Why you should always use a CAPTCHA
30 Dec 2010
asp.net captcha mvc
Having Googled the question "should I use Captcha on my site" I was presented with quite a few blog entries arguing that any benefits acquired from implementing a Captcha are sometimes outweighed by the disadvantages. The main points being:
- Captchas frustrate users to the point where they may choose not to leave feedback for your blog. How many times have you being asked to complete a Captcha and required a couple of attempts to get it right? Annoying, yes?
- Captchas don't work. Sad but true, it doesn't take much to get past a Captcha with various algorithms available if someone was really determined. Also, at the end of the day, there is nothing stopping a human being coming along and posting whatever feedback they want.
- Is your site realistically going to be targeted by a malicious script? Let's face it unless you are Google or Facebook what are the chances that your site is going to be singled out for attention?
This all sounded reasonable to me, so I removed the Captcha solution I had implemented for this blog. Bad idea!
Firstly, Captchas do work. Maybe they can be cracked but a majority of the automated attempts to post feedback will simply be trying to auto complete your form fields and submit the form. In which case your Captcha will work!
Secondly, it doesn't matter how small your readership or online presence is you will eventually come to the attention of a malicious script or two.
So, in the end, it really comes down to a balancing act between your users frustration and your own frustration. No Captchas will make it significantly easier for users to leave feedback. However it will also mean you will constantly be removing automated feedback. If you are like me the turnaround time from someone leaving a comment to comment moderation is usually a couple of hours. That means for a couple of hours the automated feedback is going to be shown on your site, making it look very unprofessional... and potentially embarrassing.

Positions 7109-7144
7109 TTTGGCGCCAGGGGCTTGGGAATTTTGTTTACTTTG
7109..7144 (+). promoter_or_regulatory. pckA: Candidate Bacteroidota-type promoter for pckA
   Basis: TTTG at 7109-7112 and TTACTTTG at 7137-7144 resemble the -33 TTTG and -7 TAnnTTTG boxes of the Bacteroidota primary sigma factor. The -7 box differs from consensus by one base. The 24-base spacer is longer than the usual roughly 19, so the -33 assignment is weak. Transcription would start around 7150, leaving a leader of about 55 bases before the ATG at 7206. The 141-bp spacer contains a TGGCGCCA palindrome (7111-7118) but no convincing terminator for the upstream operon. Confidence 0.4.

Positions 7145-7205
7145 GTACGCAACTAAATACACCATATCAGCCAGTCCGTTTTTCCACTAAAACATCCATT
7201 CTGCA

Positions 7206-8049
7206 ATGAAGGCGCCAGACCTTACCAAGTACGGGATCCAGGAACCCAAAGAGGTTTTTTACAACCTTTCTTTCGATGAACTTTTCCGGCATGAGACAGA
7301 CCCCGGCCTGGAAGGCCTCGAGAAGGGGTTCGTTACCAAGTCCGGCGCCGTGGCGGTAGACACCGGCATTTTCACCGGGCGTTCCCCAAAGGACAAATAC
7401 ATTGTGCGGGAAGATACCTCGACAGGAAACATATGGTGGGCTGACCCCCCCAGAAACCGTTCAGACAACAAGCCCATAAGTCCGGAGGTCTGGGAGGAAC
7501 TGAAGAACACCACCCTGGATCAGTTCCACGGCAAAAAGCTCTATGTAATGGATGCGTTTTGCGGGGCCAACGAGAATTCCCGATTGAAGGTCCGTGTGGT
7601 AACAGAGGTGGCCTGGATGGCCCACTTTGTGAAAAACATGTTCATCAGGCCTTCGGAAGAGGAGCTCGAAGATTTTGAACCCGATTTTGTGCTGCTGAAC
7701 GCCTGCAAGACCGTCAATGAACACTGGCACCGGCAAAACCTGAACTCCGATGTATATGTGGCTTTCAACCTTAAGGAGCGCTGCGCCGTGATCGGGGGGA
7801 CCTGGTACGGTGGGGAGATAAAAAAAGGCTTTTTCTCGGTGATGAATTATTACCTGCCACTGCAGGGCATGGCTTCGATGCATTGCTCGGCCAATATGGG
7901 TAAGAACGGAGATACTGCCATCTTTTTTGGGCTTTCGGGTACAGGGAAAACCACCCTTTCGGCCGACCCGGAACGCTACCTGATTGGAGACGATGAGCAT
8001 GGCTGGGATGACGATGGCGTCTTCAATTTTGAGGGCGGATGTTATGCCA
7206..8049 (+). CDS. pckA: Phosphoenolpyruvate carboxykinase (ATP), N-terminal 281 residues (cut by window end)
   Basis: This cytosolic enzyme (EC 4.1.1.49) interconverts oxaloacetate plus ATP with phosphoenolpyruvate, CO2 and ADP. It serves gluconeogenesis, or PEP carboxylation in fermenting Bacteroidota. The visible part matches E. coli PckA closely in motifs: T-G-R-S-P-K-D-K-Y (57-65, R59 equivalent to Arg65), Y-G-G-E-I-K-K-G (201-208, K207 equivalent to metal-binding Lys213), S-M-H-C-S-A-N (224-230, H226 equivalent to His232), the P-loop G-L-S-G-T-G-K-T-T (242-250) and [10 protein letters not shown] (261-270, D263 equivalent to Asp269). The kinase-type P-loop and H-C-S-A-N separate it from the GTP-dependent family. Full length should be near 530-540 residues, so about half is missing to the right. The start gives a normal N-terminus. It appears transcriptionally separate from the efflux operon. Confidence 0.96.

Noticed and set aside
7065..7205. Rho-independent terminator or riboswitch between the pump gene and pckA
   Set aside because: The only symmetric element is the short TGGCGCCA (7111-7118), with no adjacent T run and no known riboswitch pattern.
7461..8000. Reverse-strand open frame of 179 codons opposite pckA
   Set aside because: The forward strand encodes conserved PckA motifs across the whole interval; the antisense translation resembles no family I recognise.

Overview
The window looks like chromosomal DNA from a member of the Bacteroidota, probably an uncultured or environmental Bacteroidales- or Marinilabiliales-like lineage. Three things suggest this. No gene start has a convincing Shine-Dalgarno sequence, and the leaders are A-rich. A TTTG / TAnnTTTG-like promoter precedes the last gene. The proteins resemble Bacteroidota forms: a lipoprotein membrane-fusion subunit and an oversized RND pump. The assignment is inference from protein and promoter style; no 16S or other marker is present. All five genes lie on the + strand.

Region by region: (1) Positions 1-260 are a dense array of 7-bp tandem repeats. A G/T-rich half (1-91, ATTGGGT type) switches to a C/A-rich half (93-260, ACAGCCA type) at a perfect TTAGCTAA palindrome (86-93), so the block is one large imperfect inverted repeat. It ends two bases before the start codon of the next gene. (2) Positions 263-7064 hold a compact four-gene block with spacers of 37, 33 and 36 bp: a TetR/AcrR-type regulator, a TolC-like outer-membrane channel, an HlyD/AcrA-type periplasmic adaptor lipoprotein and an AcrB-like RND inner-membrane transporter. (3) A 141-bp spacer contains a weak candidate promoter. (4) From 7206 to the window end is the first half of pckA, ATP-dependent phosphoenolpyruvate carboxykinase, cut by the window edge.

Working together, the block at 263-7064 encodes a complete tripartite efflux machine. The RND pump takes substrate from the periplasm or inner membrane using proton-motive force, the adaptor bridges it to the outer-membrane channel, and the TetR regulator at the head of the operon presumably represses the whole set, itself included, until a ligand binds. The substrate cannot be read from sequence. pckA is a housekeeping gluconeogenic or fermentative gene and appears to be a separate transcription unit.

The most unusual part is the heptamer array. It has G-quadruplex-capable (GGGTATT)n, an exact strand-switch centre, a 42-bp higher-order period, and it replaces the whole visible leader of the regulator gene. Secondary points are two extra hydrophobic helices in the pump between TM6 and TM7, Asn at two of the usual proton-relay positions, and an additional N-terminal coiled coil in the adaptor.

At the end of the day I prefer to have the Captcha. I have no doubt that over the years more than a couple of people have wanted to leave feedback on my blog and have abandoned their attempt on typing the wrong Captcha. However the alternative is either not publishing feedback until it is moderated (I don't think I need to write a blog entry to explain why that would frustrate your users) or be on hand 27-7 to moderate.
The Captcha solution implemented here is courtesy of ASP.NET MVC Captcha and I don't plan on removing it again anytime soon.
Update Jun 14, 2011: I have currently removed the Captcha implementation from this site as I am trialling a different method of spam protection. You can learn more about this new method at Hidden Form Fields to Prevent Bot Spam. I have read both positive and negative comments about how successful this has proved on other sites and will update this article further depending on the outcome of my own test.